Syrian Women’s Political Representation: From Zero% to the Highest in the World
The world celebrates International Women’s Day on 8 March every year, an occasion to consider the progress made in women’s rights, to call for change, and to celebrate the work, courage and resilience of women in fulfilling exceptional roles in their countries and societies.
The main objective of this annual celebration is to highlight the role of women in public life, equal participation in decision-making, the right of women in decision-making in all areas of life, their right to equal pay, and achieving equal participation in unpaid care, domestic work, etc.
In Syria, there is still a long way to go to normalize women’s rights in political representation and participation in national decision-making. The facts and figures show oppression and unjust absence of women and their role in decision-making and legislative circles. Rather, the numbers indicate a decline in the role of women in political life and decision-making, even from the previously miserable situation.
Any discussion of a growing role for Syrian women and the advancement of their rights will not be misleading unless it considers their role and representation in the governing power structures and institutions, not just in civil society and its organizations. In the end, the presence of women in decision-making and legislative circles plays a pivotal role in people’s lives. The role of women in civil society, despite its paramount importance, cannot be compared with the effectiveness and timeliness of their governmental roles.
Syria was the first Arab country to grant women the right to vote in 1949, and before European countries in which women enjoyed full rights, such as Greece, Switzerland and Portugal. However, the situation today indicates a decline in women’s rights in “Assad’s Syria” and the areas of Syria controlled by the opposition, except for areas controlled by the “Autonomous Administration in northern and eastern Syria.”
Although the People’s Assembly elections of the Syrian regime are farcical in nature, the percentage of women’s representation is 11 percent, which is one of the lowest representation rates in the world and lower than the global and regional averages. For example, in 2020, the percentage in the Saudi parliament was: 19.9%, Afghanistan: 27%, and Somalia: 24.4%.
As for the ruling Baath Party of the Assad regime, out of the 14 members of the central leadership of the party there is one woman, or about 7%, and in the regime government there are 3 women out of 31 ministers, representing about 9%.
“The National Coalition of Syrian Revolution and Opposition Forces” the opposition political entity the international community contributed to establishing and continues to support and considers it a legitimate representative of the Syrian community, includes among its members only eight women out of 91 members, or about 9%. At this rate, the opposition coalition presents a miserable picture of the future Syria, which is the political umbrella that is supposed to represent the Syrian opposition. This distorted ratio represents one of the lowest representation of women in the world. Also, among the representatives of the coalition in other countries, there is one woman out of ten people. In the “Interim Government” of the coalition, there is one woman out of eight.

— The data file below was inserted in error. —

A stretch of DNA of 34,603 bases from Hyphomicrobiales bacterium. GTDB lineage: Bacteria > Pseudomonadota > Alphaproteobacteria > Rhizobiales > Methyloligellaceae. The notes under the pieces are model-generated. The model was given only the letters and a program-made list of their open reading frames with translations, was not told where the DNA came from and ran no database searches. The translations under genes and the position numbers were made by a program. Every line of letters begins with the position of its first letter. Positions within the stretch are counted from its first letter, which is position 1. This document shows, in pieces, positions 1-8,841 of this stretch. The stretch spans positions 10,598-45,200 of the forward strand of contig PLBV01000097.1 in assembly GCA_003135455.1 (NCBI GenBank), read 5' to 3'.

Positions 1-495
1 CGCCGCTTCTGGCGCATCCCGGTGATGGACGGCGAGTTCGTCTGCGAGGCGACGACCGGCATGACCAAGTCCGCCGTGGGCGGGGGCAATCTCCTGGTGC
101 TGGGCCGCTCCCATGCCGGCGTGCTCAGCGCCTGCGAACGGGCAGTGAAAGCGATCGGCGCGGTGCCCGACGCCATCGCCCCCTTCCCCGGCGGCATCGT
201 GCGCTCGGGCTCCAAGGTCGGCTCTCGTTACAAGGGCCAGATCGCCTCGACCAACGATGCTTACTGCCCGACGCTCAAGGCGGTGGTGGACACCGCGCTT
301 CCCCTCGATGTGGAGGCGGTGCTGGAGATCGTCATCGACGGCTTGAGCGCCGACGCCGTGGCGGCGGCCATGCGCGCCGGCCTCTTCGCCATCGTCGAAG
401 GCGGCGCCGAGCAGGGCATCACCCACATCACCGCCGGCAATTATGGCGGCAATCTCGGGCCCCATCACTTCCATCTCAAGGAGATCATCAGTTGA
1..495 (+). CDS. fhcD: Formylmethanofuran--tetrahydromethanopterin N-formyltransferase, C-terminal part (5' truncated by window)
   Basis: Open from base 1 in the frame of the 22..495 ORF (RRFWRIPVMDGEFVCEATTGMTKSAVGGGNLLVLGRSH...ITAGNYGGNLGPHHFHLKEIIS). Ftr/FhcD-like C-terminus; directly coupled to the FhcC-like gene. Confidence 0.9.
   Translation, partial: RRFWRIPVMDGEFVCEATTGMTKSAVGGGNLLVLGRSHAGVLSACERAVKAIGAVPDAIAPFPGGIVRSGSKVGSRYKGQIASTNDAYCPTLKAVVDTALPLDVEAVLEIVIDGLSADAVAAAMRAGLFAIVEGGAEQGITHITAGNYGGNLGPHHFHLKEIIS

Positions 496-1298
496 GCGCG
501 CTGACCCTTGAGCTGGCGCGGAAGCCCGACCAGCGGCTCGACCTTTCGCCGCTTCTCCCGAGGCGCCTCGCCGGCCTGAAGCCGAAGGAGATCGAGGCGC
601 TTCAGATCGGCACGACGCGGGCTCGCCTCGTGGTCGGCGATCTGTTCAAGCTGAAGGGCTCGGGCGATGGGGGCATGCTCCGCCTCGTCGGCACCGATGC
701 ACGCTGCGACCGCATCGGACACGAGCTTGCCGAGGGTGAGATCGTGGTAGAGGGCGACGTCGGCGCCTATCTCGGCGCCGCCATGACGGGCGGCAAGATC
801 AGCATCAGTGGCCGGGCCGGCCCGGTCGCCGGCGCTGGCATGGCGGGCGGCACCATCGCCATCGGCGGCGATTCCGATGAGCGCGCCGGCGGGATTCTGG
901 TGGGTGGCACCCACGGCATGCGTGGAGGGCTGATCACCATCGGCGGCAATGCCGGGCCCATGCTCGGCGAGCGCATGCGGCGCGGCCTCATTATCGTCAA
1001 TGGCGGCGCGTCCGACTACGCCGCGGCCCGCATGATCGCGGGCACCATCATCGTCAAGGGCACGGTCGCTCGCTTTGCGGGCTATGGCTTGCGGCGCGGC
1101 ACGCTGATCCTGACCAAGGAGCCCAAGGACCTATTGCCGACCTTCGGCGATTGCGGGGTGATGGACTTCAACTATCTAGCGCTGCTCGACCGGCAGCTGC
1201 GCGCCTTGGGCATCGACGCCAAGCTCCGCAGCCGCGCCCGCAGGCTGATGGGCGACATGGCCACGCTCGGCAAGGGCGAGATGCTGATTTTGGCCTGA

Zero percent representation
All eight women in the coalition are independent, according to its website, meaning that there is no representation of women in any of the political blocs that make up the coalition, including the “Damascus Declaration”, “Syrian Local Councils” and the “Kurdish National Council.”
The “Salvation Government” affiliated with the radical Islamic group “Hayat Tahrir al-Sham”, which is classified as a terrorist group, and controls Idlib and its areas has ten ministers with no women among them. Its “General Shura Council“, which corresponds to parliaments, does not include any woman among its 107 members.
The highest representation in the world
In contrast, the Autonomous Administration of North and East Syria requests all its governmental entities and establishments to have 50% women. The “co-presidency” system used in the Autonomous Administration imposes the right to make decisions within the administration’s institutions equally for women and men, and requires every institution to have 50% of women representation. This is one of the highest representation rates in the world for the year 2020, after Rwanda (61.3%) and Cuba (53.4%), and is equal to that of the UAE.
Even in the meetings of the United Nations-sponsored Constitutional Committee, the percentage of women’s representation was very low. In February 2020, 4 women out of 15 members represented the Assad regime, while the opposition was represented by two women out of 15 members.
The low percentages in Syria of women’s representation in political and legislative entities and decision-making circles constitute a dangerous indicator of the extension of the culture of discrimination against women, and of the future of their representation in political transitions or transitional justice, where the essential role of women in this process is dropped, to become patriarchal transitional justice. In addition, the role of women in the processes of transition and societal change and civil society should not be limited to the mothers, wives, or daughters of male victims, but it should include women as leaders, regardless of their relationship to male victims.
This article first appeared in Arabic.
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